In 1916, in the tiny West Texas town of Benjamin, a gunman slips into a courtroom and murders the defendant. In 1912, in Fort WorthÆs finest hotel, a young man kills an old gentleman in cold blood in the middle of the lobby. The verdict in both of these murderersÆ trials? Not guilty. The explanation? ôThis is Texas.ö
Laws passed by politicians in far-off Austin meant little to Westerners living on the Texas frontier. Sagebrush justice relied less on written statutes than on common sense, grass-roots fairness, and vague notions of folk law drawn from the Old SouthÆs Victorian code of chivalry and honor. In this very different time and place, a murderer might go free based on the following reasoning: ôThe son-of-a-gun is guilty all right, but we must turn him loose. He owes me for a pair of boots, and if we convict him IÆll never get my money.ö
Inexperienced prosecutors, a lack of modern crime-detection methods, unavailability of witnesses, an acceptance of violence in society, and a laissez-faire attitude toward trial tactics all conspired to make guilty verdicts a rarity. In this first volume of a planned trilogy, Neal presents the evidence that shows how easy some folks found it to evade justice in the frontier West.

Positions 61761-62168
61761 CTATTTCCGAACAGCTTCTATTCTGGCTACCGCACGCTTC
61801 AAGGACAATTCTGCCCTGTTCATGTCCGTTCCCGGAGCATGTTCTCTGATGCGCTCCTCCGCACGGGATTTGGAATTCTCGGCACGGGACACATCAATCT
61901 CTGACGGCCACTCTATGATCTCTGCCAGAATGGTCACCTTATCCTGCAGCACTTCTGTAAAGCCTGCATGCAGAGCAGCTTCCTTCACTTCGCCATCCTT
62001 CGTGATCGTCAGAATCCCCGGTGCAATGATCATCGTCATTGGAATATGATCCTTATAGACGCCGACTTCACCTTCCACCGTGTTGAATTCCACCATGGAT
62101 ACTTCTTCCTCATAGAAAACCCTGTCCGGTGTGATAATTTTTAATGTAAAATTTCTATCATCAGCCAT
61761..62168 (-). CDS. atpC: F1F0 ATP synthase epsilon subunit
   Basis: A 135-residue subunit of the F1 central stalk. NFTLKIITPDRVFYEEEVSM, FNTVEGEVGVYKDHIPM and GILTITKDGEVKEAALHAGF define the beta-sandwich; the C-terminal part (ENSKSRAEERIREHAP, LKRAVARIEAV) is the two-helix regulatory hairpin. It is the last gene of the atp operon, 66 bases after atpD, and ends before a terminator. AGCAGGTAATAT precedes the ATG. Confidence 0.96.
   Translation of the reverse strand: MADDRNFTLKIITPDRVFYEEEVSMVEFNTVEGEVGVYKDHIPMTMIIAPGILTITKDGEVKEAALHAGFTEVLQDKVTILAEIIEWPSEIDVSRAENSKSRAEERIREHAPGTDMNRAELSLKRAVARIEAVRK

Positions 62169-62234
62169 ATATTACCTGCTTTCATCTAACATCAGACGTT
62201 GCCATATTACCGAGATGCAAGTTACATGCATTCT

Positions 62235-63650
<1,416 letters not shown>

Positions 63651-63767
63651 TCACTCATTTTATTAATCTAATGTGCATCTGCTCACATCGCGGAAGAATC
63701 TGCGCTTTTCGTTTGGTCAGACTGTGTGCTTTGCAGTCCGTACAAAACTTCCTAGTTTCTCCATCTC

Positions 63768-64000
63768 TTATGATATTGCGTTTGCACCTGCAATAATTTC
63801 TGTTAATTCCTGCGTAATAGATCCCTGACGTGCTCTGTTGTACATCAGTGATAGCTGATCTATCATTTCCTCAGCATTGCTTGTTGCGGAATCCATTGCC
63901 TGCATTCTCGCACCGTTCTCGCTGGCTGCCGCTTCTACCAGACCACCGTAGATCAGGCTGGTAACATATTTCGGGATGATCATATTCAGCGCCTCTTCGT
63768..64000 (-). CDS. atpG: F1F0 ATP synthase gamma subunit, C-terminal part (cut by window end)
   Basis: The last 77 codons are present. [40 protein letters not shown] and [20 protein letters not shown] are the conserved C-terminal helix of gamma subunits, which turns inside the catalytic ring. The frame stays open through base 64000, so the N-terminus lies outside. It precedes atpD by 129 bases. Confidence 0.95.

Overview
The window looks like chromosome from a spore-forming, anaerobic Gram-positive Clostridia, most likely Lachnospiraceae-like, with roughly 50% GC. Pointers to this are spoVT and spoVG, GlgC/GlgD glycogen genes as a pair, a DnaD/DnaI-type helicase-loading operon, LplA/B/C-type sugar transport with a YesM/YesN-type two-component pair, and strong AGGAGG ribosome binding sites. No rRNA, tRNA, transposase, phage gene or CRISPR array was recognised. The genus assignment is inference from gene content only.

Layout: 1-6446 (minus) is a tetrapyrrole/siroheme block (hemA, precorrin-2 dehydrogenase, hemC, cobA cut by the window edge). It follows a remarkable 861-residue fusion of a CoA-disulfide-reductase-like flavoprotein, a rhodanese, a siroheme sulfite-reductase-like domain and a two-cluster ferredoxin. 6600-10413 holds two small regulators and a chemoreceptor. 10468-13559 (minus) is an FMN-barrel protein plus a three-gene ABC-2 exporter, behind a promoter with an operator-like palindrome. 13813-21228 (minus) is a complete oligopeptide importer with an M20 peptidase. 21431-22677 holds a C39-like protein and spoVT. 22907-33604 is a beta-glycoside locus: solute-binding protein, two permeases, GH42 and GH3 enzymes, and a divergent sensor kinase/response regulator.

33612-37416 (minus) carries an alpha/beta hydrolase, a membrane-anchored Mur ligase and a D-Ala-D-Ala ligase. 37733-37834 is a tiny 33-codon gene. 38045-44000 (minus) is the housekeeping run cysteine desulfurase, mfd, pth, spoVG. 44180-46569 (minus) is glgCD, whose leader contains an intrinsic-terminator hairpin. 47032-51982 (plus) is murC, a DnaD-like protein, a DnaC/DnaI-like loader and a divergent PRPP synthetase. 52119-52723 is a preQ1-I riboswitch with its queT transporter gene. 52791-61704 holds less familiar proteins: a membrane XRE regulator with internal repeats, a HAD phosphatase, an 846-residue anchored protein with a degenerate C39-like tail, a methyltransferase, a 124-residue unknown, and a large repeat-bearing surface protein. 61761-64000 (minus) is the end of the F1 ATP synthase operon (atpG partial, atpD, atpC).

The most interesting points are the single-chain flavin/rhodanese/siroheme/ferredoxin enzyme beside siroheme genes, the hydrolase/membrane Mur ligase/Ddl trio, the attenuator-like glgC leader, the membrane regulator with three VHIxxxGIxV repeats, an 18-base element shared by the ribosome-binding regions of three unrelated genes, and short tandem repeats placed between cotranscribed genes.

The Unlikely Saviors of Thomas J. Fulcher The 1896 Wichita Falls Bank Robbery The 1890s Wells Fargo Murder Trials Pardon Me, Please! More Scandalous Adventures of the Isaacs Family Murder and Mayhem in the Knox County Courthouse Strychnine in the BrideÆs Flour . . . And the Perpetrator Walked